The Deferred Action for Childhood Arrivals (DACA) program is not approving first time applications. DACA renewals are still being granted and can be completed by mail or online. Find the latest information.
What is DACA?
DACA stands for Deferred Action for Childhood Arrivals. It is a program that gives protection to certain people who entered the U.S. as children and meet guidelines set by the Department of Homeland Security (DHS). It allows them to apply for a driver’s license, social security number, and work permit. It also offers deportation protection.
What is the current status of DACA?
DHS announced a final rule to continue the DACA program that went into effect on October 31, 2022. This rule means there are no changes for current DACA recipients and their ability to renew.
New applicants will still not be able to apply under the DACA program because of court rulings.
- If you were granted DACA before the court decision on July 16, 2021, you will continue to have DACA as long as you renew it on time.
- If you currently have DACA, you can renew it. You can also request and receive advance parole.
- USCIS will continue to accept the filing of new requests for DACA and employment authorization, but they will not grant these requests.
The September 13, 2023 court ruling does not change your ability to renew your DACA.
The future of DACA is uncertain.
DACA was ruled unlawful in the courts but the DACA program has not ended. The latest ruling is likely to be appealed to the Supreme Court. That could take time. Depending on what happens, a decision probably could not be made until 2025.
Congress could also act, although that is unlikely.
It is important to continue to renew your DACA in the meantime.
We will keep this page updated.
You must meet the following requirements:
- You have not left the USA on or after August 15, 2012 (without advance parole).
- You have continuously lived in the USA since your most recent DACA approval.
- You have not been convicted of a felony, a significant misdemeanor, or three or more misdemeanors.
If your DACA expired less than a year ago, you can still submit a renewal application.
TIP: apply for renewal 120 to 150 days before your current DACA expires to avoid disruption of status.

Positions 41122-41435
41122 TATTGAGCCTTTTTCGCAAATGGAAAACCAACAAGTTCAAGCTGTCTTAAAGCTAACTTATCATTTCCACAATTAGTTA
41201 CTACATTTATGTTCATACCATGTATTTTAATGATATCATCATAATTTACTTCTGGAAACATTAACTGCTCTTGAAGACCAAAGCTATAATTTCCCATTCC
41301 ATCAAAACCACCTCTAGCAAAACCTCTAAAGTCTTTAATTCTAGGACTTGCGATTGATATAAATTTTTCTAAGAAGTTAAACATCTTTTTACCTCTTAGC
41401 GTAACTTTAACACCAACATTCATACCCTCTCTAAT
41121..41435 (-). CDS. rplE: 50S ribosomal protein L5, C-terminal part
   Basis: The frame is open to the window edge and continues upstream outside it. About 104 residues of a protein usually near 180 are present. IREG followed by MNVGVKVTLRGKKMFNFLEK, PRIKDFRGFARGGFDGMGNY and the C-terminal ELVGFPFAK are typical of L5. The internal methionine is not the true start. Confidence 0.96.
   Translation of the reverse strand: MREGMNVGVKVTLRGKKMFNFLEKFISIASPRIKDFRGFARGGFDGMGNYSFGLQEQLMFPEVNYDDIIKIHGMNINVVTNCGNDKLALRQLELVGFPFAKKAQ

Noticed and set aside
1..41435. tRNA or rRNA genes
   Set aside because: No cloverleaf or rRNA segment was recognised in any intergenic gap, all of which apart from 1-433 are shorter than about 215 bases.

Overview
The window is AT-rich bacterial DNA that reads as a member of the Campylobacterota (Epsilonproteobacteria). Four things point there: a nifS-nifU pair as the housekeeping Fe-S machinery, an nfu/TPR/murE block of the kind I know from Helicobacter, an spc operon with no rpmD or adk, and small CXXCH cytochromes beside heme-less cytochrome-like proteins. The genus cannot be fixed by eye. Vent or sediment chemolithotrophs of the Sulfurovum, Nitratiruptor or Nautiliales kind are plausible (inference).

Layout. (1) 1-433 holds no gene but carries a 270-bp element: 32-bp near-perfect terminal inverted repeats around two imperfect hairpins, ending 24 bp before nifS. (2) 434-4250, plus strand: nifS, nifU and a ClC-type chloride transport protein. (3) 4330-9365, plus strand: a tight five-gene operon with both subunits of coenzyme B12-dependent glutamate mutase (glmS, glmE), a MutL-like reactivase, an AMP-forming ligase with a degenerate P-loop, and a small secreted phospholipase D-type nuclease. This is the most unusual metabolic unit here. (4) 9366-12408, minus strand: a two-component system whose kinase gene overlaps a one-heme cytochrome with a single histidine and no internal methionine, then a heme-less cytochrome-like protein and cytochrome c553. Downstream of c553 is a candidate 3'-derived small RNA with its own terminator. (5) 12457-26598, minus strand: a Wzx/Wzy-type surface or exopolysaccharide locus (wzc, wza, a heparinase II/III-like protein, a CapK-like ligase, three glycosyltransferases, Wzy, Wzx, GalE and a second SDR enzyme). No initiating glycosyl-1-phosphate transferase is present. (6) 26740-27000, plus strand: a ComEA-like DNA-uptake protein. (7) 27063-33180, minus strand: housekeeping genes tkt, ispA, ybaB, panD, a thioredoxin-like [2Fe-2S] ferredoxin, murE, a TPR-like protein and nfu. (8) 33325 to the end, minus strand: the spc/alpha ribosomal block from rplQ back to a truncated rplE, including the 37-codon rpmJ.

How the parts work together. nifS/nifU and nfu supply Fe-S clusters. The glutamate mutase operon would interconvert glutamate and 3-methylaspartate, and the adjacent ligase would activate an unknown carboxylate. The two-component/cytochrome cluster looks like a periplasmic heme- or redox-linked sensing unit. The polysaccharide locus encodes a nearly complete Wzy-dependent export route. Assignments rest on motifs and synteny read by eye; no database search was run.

Yes. Workers with DACA can continue to renew their DACA and work authorization. Work permit requests are filed with Form I-765.
DACA employees are not required to tell employers they have DACA. Firing employees who have the legal right to work (like DACA recipients) based on their immigration status might violate federal law. If you believe you have suffered discrimination, you can call the Department of Justice’s Civil Rights Division at 800-255-7688.
Advance parole is a permit to leave the USA and come back. This permit must be received before you leave the country. Advance parole will be considered for DACA recipients, but it is not guaranteed.
- If you currently have advance parole, it is valid until it expires.
- If you travel outside the United States without advance parole, your DACA will be canceled. Speak to a lawyer or trusted immigration professional before leaving the USA.
Yes, you can still apply, but you will not be able to get DACA. Although USCIS will still accept first-time applications, the July 2021 court order prevents USCIS from processing or approving these applications.
Contact an immigration lawyer to discuss this option first. Also, beware of notarios and others who are seeking to charge to save you a spot in line.
First-time applicants for DACA must meet the following requirements:
- You were under the age of 31 on June 15, 2012 (born after June 15, 1981).
- You are currently 15 years old or older or are under 15 but in removal proceedings.
- You started living in the US before your 16th birthday.
- You started living in the US before June 15, 2007, and have lived here ever since.
- You were physically present in the US on June 15, 2012.
- You had no lawful immigration status on June 15, 2012, and at the time of applying for DACA.
- You have not had any serious trouble with the law.
- You are in school (including a GED® program), have graduated, or served in the military.
TIP: Start collecting documents that can help you prove the requirements.
Remember, USCIS is accepting new applications but is not processing them. If you decide to apply, you will still have to pay the fees. Please check the fees before sending in your application.
If you have more questions, you can speak to a USCIS representative by calling their Contact Center at 800-375-5283 (TTY 800-767-1833).
It is important to get help if you can. Many organizations and lawyers offer free or low-cost legal services. Here are organizations that help people with DACA:
Free assistance with DACA renewals
Free assistance to help renew and apply for DACA
Offers an annotated DACA application form with notes to help you fill it out
Offers a step-by-step guide to eligibility and applying for DACA
Resources for DACA applicants and recipients
Offers a step-by-step guide on how to apply and renew your DACA that includes virtual preparation sessions
The information on this page comes from USCIS, DHS, American Immigration Council, National Immigration Law Center, and other trusted sources. We aim to offer easy to understand information that is updated regularly. This information is not legal advice.